Late in the fourth quarter, running back Arian Foster took one stride and crumpled to the turf on Miami’s Sun Life Stadium. His helmet buried in the dirt, Foster was coming to the painful realization it was his last play in a Texans’ uniform. GM Rick Smith silently looked upon his fallen star, knowing it was the end too. He knew that Foster, the brilliant but often times injured Texans star, would need to be replaced. The Dolphins pounded the Texans that day, leading 41-0 at halftime in one of the most embarrassing losses in Houston football history. The loss and Foster’s injury, while certainly devastating, were not the most memorable part of that mid-October day. Across the sideline, a young star was emerging right before the Texans’ own eyes. In a coming out party of sorts, Lamar Miller gashed the Texans defense routinely. Accelerating past defenders with electric speed and juking out of weak tackles, Miller celebrated a career day against the Texans, recording 236 total yards and two touchdowns. Miller was only giving Texans fans a preview of what was to come.

To put it politely, the Texans offense limped into the playoffs. In a disastrous AFC south, the offense had just enough in the tank to creep into the AFC Wild Card game. The Texans walked away from that game with more questions than answers on offense, as the team failed to put up a single point in a blow out loss to the Chiefs. Watching that dreadful game, Owner Bob McNair and Rick Smith both knew voids needed to be filled. If the Texans wanted to win now, they needed to make a splash in free agency.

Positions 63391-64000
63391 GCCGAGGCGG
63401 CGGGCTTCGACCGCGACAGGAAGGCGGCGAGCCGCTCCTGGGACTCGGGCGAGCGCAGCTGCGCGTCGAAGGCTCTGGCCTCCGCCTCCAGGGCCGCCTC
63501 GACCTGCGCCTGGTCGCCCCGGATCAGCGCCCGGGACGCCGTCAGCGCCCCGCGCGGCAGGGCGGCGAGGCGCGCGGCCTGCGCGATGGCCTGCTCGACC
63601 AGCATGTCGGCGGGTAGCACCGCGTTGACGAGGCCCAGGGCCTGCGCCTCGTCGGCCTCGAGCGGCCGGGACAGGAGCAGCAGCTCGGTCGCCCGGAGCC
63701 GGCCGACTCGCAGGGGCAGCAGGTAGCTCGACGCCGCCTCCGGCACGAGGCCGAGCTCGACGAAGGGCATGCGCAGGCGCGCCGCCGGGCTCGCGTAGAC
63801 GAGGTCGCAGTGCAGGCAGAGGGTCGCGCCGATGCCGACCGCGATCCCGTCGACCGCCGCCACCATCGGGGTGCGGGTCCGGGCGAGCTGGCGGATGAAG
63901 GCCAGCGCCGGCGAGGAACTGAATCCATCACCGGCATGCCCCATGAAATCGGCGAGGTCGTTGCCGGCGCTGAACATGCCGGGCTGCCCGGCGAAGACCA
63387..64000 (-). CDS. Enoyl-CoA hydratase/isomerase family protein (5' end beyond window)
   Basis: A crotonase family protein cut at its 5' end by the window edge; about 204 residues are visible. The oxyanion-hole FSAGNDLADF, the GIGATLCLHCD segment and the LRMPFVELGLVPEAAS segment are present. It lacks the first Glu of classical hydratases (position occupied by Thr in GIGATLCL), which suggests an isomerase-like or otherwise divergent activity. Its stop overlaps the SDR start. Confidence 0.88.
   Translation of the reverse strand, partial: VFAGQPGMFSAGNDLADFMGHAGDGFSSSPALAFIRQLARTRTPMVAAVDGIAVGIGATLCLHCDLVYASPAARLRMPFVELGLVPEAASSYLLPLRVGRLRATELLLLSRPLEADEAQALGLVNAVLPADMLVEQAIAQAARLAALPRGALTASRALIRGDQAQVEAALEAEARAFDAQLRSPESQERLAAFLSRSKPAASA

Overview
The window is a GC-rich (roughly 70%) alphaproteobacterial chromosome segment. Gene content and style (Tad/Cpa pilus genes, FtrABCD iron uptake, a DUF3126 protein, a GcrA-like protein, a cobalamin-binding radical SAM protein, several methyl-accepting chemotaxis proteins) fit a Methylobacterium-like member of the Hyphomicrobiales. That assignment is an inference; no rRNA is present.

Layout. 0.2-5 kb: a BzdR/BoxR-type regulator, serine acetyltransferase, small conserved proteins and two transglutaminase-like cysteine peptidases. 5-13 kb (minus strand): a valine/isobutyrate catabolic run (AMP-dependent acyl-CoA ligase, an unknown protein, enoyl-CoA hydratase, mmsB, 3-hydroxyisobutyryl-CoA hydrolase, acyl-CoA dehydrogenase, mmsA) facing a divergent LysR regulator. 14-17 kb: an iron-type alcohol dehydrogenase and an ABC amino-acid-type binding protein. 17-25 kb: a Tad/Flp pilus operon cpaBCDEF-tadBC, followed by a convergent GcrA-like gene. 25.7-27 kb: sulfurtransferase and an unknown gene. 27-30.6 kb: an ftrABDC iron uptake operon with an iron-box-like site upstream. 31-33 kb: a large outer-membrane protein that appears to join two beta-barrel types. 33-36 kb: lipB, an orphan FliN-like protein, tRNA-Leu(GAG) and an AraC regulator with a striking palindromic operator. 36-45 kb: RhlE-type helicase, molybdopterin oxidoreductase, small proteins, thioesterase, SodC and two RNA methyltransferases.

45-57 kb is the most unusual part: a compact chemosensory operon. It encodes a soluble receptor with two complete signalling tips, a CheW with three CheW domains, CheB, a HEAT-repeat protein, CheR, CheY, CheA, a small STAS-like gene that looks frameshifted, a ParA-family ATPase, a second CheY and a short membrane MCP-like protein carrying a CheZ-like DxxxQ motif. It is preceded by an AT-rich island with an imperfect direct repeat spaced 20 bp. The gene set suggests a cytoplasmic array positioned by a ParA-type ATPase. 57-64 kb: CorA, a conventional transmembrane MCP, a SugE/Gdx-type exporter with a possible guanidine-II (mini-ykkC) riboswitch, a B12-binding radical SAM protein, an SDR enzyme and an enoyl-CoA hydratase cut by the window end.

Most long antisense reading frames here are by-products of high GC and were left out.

Looking across the field, Texans management knew they needed a running back. While backup Alfred Blue filled in admirably in Foster’s absence, the truth stared everyone in the face that he wasn’t going to be able to carry a playoff team alone. After signing Brock Osweiler to a major deal to become the new Texans quarterback, the team searched for someone to pair with their new big arm in the backfield. Looking at the free agent pool, the team found their man. In a moment of déja vu from their 2015 season, the Texans decided to ink former Miami running back Lamar Miller to a lucrative four year deal to become their premier back.

 

With Miller’s signing, the Texans hope the man that had his career day against their team, now will make that a routine.

“When I saw Lamar a little while ago, I didn’t immediately recognize him because I’m so used to looking at his back,” a joyous Bob McNair said at Miller’s opening press conference.

Miller made his mark that day, but showed what could make him the next great Texans running back. In that game, Miller showcased his most brilliant trait: his speed. At the University of Miami, Miller ran track for two seasons, including running in the 100 meter relays. He also showcased that speed at the NFL combine, where he ran a dazzling 4.4 40 yard dash. Miller possesses some of the best speed of any running back in the league, something that separates him from other backs. One of the best examples of his speed at the NFL level came when he sprinted for a 97 yard touchdown against the Jets in 2014 (see video below).